Friday was a tough day. We checked out of our place in Eilat early in the morning to catch a bus to Haifa. It was a bit of a “bumpy” ride. The bus is comfortable enough, and the price is certainly right for a cross country trip ($25), but the ride felt like an eternity.
One adult with three toddlers was sitting behind us, and every five minutes a sticky little hand would reach around the seat and play with my hair or touch my arm. When that lost it’s appeal, the seat kicking started. And didn’t stop. For the entire six hour trip. A teenager in the seat in front of us moaned and sweated.. and then yakked into a trash bag for the first two hours. And to top it all off, the bus driver was playing an ABBA album so loud that I could barely hear my podcast. It was a serious assault on the senses.
David and I were glad to step off the bus in Haifa yesterday afternoon. We found our apartment, rested for awhile, then set out in search of dinner. Literally everywhere in walking distance had shut down for Shabbat, though, so we ended up at McDonald’s eating “Big America’s”.
Saturday morning, we woke up around nine and walked to the much-anticipated Haifa flea-market. Online, we read that it was “one of the best in Israel” and “not to be missed”, etc. Well. The Haifa flea market can really only be described as the dirtiest, most perplexing garage sale I’ve ever seen. At least one hundred vendors were spread out along a dusty dirt road, selling everything from old shoes, old baby carriages, piles of Russian VHS’s to rusty farm equipment, grandfather clocks, and old sewing machines. There were even multiple half-drunk bottles of Russian vodka for sale. Perplexing.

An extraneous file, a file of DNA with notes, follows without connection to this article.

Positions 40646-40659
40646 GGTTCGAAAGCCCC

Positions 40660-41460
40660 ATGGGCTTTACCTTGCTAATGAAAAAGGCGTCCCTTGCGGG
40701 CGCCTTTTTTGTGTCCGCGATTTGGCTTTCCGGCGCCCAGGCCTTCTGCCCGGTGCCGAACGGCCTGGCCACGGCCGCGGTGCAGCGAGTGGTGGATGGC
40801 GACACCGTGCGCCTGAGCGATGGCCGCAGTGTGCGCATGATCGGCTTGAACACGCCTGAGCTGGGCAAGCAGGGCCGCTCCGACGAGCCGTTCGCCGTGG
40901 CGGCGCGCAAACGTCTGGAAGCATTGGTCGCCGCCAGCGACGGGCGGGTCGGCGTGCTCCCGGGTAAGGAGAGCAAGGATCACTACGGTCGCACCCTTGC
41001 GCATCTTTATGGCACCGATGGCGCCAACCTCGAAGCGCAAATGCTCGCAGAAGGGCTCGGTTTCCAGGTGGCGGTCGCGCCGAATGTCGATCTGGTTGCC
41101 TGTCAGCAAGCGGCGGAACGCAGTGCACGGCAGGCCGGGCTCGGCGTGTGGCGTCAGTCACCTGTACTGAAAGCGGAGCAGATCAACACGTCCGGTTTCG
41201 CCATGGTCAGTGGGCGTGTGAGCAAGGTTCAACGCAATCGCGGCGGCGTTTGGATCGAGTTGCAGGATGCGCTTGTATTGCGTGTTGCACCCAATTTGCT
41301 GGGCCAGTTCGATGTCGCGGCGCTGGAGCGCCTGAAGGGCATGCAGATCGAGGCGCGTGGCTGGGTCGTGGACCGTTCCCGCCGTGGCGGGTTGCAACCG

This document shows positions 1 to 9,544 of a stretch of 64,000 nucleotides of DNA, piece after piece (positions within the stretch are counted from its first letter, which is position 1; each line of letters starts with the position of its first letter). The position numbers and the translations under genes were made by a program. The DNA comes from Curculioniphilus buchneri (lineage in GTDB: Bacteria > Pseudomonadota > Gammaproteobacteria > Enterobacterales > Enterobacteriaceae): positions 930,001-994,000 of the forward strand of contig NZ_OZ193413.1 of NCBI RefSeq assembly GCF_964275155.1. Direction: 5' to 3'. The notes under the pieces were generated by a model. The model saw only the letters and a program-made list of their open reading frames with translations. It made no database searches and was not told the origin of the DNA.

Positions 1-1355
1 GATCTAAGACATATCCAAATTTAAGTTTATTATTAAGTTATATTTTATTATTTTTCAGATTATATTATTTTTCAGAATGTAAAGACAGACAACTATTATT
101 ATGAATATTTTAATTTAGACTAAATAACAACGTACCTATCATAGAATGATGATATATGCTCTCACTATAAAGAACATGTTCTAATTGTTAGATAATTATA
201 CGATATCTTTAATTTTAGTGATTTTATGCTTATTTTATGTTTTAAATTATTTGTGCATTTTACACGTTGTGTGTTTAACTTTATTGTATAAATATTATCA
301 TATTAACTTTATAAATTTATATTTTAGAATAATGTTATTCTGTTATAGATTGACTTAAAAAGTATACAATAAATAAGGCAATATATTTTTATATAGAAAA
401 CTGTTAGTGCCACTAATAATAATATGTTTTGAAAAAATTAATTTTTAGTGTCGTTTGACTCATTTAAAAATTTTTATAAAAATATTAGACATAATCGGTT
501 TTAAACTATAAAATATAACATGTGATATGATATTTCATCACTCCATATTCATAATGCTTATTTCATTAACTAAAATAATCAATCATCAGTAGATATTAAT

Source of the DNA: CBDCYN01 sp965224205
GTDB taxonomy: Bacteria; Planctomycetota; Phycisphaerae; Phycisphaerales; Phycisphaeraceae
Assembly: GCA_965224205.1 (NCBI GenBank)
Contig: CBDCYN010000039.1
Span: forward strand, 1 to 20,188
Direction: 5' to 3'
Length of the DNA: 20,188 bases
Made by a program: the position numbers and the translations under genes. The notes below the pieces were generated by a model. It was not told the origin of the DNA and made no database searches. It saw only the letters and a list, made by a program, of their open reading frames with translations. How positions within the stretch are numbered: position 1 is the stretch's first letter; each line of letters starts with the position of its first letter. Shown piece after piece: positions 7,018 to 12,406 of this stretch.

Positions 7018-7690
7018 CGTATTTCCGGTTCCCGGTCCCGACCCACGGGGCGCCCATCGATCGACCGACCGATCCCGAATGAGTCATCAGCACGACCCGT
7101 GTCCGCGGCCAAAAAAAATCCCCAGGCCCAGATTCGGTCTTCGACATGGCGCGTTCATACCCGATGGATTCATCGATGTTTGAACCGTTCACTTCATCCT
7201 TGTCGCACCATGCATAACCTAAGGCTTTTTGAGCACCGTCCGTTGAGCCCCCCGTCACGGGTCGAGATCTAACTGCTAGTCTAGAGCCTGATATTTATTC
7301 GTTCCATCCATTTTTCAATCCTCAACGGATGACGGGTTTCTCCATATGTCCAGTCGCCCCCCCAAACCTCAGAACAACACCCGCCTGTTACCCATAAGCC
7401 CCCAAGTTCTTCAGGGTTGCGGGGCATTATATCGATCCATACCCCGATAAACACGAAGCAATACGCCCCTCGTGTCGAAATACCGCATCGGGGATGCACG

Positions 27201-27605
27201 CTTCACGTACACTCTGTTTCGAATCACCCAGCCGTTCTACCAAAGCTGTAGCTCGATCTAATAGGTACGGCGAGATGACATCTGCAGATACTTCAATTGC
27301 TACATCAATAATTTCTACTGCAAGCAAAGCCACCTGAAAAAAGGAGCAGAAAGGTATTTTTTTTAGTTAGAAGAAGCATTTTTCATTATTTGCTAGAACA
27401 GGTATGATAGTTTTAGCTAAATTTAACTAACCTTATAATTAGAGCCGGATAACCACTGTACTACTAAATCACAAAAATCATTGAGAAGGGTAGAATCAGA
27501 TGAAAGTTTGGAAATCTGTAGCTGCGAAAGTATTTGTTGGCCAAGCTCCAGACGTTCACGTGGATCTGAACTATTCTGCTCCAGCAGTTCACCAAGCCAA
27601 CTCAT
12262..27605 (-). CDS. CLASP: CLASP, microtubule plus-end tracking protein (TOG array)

Dave and I had a breakfast of Israeli salad with sumac and hummus at Abu Maron’s in the flea market. According to our Airbnb host, it’s the best hummus in Haifa, but we both agreed it was average. It’s simply hard to compete with Abu Hassan’s in Tel Aviv.
We walked back to our apartment up a steep hill. Haifa is almost like San Francisco with its hilly streets, its moderate temperature, and it’s bay location. I would bet that Haifa is steeper, though. The part we are staying in is so steep that you can see the bay from almost every corner.
After taking a very brief rest, we headed back out for a free English tour of the Ba’hai Gardens to begin at 1:30. Even though it’s fairly close (we can actually see the golden dome from out apartment window!), we took the bus to the entrance to avoid the steep hill. The tour began at the very top of the gardens, which occupy a wide strip of land that slopes down the mountain on which Haifa sits.
The golden dome is the monument to one of Ba’Hai’s two prophets. The dome is actually in the center of the gardens, but the tour only took us through the upper half. We may return tomorrow to see the “inner gardens”.
The tour took us from the very top to the golden dome, down 700 steps!
Just to give some idea of how steep the gardens are!
Loved this photo of Dave and me looking up at the terraces. Just to state the obvious, the gardens were absolutely beautiful. They’re stunningly manicured and almost completely symmetrical. Tiny waterways run alongside the 700 stairs on the way down, simply because the sound of water is intended to be soothing to pilgrims visiting the holy site. I can’t wait to go back tomorrow!
We walked home through the neighborhood of Hadar, a hipster-y, young place with colorful graffiti all over the buildings. We stopped at an outdoor café for coffee, then went home. We went to the “German Colony” for dinner, which, it turns out, is really just a touristy street full of overpriced restaurants. The major silver-lining of the German Colony was the view looking up at the Ba’hai gardens, lit up for nighttime.
Today (Sunday) we went to Akko, but I’m going to save all that for a different post. This one is long enough!